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It is impossible to have too big of a compressor. You will never wake up in the middle of the night screaming, "I bought too big a unit." The opposite is a possibility.
If you are going to paint, set your minimum capacity above the requirements of your gun.
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Old 02-04-2005, 09:18 AM
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Julmer--This is true, scrimp now and be sorry later! But my point here is that a big tank does NOT make a big compressor! I keep seeing the same things asked, "my compressor wont keep up with my DA do I need a bigger tank?" or "my 30 gallon compressor is to small should I get a 60" when the fact is that tank size tells almost nothing about a compressor's performance. While some will simply not accept this it is a fact, a bigger tank WILL NOT-REPEAT, WILL NOT increase a compressor's ability to keep up with a tool. It will help the compressor last longer and to a lesser extent consume less power, both due to fewer high load start up cycles. It is a fact that an 18 CFM compressor with even a tiny 10 gallon tank will keep up with a 12 CFM tool just fine while a 12 CFM compressor will not keep up with an 18 CFM tool even if it had a 100 gallon tank. One would use up all the reserve in that 100 gallon tank in short order and then he could go have lunch while waiting for it to rebuild pressure. Both examples are too extreme to be practical in a shop but the 10 gallon example IS used on some service trucks. The bottom line is a tanks main function is to control pump and motor on/off cycles and not to make up for insufficient CFM from the compressor! A large compressor needs a big tank to keep from cycling on/off too rapidly if a lot of volume is being used while a huge tank with a really small (like some that are popular) compressor can be a PITA due to the long recharge times.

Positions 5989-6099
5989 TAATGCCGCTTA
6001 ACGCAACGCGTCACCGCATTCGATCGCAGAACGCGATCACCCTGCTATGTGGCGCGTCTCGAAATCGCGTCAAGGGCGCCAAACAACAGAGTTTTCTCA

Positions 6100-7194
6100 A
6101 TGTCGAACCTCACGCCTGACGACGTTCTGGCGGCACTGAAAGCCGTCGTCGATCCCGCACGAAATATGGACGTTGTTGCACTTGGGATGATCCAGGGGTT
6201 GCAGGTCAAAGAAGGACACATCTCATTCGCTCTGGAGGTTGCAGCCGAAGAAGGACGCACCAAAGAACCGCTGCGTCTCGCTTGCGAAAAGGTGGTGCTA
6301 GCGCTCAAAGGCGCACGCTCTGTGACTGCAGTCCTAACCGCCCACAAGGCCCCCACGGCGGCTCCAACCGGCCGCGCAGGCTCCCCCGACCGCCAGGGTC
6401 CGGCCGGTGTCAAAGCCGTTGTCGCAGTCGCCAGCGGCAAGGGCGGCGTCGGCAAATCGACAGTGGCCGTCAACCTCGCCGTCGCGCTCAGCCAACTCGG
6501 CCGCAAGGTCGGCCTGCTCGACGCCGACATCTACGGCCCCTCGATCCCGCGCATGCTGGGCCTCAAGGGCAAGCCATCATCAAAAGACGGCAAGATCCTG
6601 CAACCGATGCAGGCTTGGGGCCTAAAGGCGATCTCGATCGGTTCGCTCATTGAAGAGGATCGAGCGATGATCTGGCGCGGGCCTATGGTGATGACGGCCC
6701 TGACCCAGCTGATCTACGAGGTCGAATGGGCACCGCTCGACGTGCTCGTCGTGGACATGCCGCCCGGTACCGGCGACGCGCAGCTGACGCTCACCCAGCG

Check out this handy guide from an HONEST manufacturer, especially the parts about HP and tank size.

www.toolnewz.com/102000/compressor_howtobuy.html
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Old 02-07-2005, 03:04 AM
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I think you said it a couple of times above. The rule is still CFM is the only way to compare compressors and air tools.
Big tanks solve a different problem. Because I got it for a song, I have a 300 gallon ASME tank in series with the 80 off the compressor. What I discovered is that I no longer have any moisture problem in my lines. The second tank is just so big, the air cools and the moisture fall out before it reaches the outlet. I used to get some water out of the sander when I ran the 8" DA hard for a long time. I added my surge tank and no more water under the worst conditions. The edge I have is a 20+cfm
2-stage pump that will keep up with 2 sanders.
Remember always, gallons don't count, horsepower doesn't count, amps almost mean something but Cubic Feet per Minute is the only true test.
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Old 02-07-2005, 09:15 AM